Many people would like to go into business for themselves- the ability to choose what to work on is great, but deciding what kind of business you want to run can be difficult. If you’d like to set up shop but don’t know where to begin, use the tips below to help find your niche.
Know Why you Want to Own a Business
The idea of going into business for yourself can sound overwhelming at first, but finding a 9-5 job is hard these days, too. It’s scary to have control of your work life, but inactivity can be even worse.
You shouldn’t start a business solely because you don’t have any other choices. If you really want to be in control and you can fully commit to the process, being a small business owner can be the most liberating experience you’ll ever have.
Decide What Type of Business You’ll Have
There’s really nothing new under the sun; the best businesses are based on tried-and-true ideas and success comes when you add your own personal touch.
We all need tech support, we all visit the hair salon, we’ll all need the help of a plumber eventually- there’s plenty of room for competition; you just have to set yourself apart from it somehow.
When coming up with a business idea, remember that service-based businesses are much cheaper to launch and maintain than product businesses.
Draft a Business Plan
Many new business owners think they have to write out a long business plan, full of assumptions on how much they’ll be making in the coming years.
Some get so wrapped up in the plan’s minute details that they never even get their business off the ground! For most small businesses, a one-page plan should suffice.
Your plan should cover your offerings, your target market, your prices, and what you’re going to do to get your business started. Business plans are fluid by nature, so keeping it simple is key.
Find Your Target Market
Knowing your customer is essential to the success of your business. Your packaging, ingredients, pricing and production process all help to determine who your customer base will be.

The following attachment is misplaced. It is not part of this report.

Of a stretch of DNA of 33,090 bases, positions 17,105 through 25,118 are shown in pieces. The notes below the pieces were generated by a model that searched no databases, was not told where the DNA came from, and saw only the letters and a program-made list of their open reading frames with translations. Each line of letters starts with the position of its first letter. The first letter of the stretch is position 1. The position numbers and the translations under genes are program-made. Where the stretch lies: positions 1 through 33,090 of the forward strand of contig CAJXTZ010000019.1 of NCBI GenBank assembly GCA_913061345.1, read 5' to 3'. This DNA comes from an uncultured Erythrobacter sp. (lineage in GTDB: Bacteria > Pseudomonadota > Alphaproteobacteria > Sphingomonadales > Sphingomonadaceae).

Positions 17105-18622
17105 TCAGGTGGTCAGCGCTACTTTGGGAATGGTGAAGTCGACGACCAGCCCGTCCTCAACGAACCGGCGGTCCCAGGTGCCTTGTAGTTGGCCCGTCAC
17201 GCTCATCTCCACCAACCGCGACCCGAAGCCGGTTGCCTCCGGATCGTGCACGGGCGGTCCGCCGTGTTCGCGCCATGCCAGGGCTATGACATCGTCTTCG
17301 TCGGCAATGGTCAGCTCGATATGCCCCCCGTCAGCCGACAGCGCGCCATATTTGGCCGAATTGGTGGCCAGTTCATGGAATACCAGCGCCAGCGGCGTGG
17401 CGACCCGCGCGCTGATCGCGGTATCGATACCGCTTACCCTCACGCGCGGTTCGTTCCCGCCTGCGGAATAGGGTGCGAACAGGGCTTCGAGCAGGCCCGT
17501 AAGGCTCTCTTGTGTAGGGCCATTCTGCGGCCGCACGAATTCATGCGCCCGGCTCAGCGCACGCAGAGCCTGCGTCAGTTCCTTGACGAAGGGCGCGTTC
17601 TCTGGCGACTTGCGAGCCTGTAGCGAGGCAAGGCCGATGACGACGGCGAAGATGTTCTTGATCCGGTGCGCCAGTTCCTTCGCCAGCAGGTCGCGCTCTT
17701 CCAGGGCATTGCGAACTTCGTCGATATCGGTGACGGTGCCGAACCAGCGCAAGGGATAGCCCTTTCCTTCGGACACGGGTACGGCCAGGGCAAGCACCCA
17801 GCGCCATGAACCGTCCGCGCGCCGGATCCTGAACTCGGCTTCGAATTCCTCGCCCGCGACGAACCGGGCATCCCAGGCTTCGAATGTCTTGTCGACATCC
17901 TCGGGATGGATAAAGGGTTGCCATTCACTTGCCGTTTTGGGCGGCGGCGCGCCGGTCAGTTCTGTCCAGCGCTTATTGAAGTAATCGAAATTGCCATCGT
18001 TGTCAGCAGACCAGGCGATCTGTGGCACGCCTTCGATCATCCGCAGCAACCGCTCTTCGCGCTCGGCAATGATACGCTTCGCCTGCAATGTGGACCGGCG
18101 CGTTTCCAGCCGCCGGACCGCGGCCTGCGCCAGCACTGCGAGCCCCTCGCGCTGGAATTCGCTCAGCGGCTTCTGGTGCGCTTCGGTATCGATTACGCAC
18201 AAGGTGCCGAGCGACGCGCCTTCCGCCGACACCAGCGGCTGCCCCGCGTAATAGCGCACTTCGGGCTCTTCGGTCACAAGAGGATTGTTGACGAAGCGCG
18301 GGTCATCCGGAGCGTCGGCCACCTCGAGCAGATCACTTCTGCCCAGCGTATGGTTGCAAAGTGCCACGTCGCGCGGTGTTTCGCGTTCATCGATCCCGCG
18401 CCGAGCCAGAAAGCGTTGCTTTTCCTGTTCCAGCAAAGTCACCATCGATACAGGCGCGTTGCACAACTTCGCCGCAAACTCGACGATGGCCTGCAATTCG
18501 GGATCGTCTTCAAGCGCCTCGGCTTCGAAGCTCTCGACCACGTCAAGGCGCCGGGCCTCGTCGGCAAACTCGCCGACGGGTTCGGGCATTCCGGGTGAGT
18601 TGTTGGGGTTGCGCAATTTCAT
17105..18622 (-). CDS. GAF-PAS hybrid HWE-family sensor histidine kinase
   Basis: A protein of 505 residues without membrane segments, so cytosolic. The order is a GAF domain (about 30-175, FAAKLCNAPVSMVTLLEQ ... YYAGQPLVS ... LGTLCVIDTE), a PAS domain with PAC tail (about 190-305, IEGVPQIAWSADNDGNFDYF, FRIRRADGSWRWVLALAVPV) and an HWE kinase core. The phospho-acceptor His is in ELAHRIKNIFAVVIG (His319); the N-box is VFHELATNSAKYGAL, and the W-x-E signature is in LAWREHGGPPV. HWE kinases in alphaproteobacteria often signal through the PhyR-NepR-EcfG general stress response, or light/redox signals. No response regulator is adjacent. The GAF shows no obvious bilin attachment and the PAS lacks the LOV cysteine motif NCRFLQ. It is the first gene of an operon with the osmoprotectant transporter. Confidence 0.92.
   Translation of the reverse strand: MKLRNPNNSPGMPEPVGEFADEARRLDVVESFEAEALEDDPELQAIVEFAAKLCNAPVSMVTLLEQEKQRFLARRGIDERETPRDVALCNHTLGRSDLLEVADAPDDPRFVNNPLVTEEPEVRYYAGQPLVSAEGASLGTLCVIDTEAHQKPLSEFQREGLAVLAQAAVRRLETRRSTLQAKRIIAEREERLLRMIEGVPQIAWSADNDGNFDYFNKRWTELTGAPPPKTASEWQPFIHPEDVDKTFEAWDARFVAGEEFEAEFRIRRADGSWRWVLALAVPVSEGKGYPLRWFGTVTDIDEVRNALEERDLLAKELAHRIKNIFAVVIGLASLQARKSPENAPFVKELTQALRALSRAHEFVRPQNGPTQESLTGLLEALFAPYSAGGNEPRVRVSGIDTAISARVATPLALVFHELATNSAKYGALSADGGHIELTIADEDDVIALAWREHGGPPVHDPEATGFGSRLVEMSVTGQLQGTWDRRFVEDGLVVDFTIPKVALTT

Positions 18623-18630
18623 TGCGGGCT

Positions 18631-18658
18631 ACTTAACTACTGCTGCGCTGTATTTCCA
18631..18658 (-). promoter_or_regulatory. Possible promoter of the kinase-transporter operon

The more you can narrow your market, the easier it will be to create targeted marketing campaigns.
Set Your Prices
Your pricing plan shouldn’t only cover your costs; it should also include profit.
Many small business owners drastically undervalue their talent and time, which is a costly mistake. Start at the top: How much do you want to make each year, and how do those numbers break down by the day, week and month? How much product do you need to sell, or how many clients must you service before those numbers are met? What does it cost to deliver your product or service?
Price-setting doesn’t require complex software or hiring an accountant- tinker with your numbers so they’re more realistic, and adjust them as you go.
Until you start turning a profit, you need to keep costs low.
Achieving business continuity may require creativity: if you’re running a catering business, it would be nice to have a commercial kitchen, but a free or cheap community or church kitchen would work just as well.
Here’s where things really get going. No other part of your business will work if there are no customers, so you should focus most of your efforts on sales. Don’t over think things- just start somewhere.
Draw up a list of potential customers and start making phone calls, and start building your business’ social media strategy
Dreaming about making it big in business is great, but you’ll need to put forth a lot of effort to achieve those dreams. Success is about effort- the things you do and the decisions you make each day will get you where you want to be.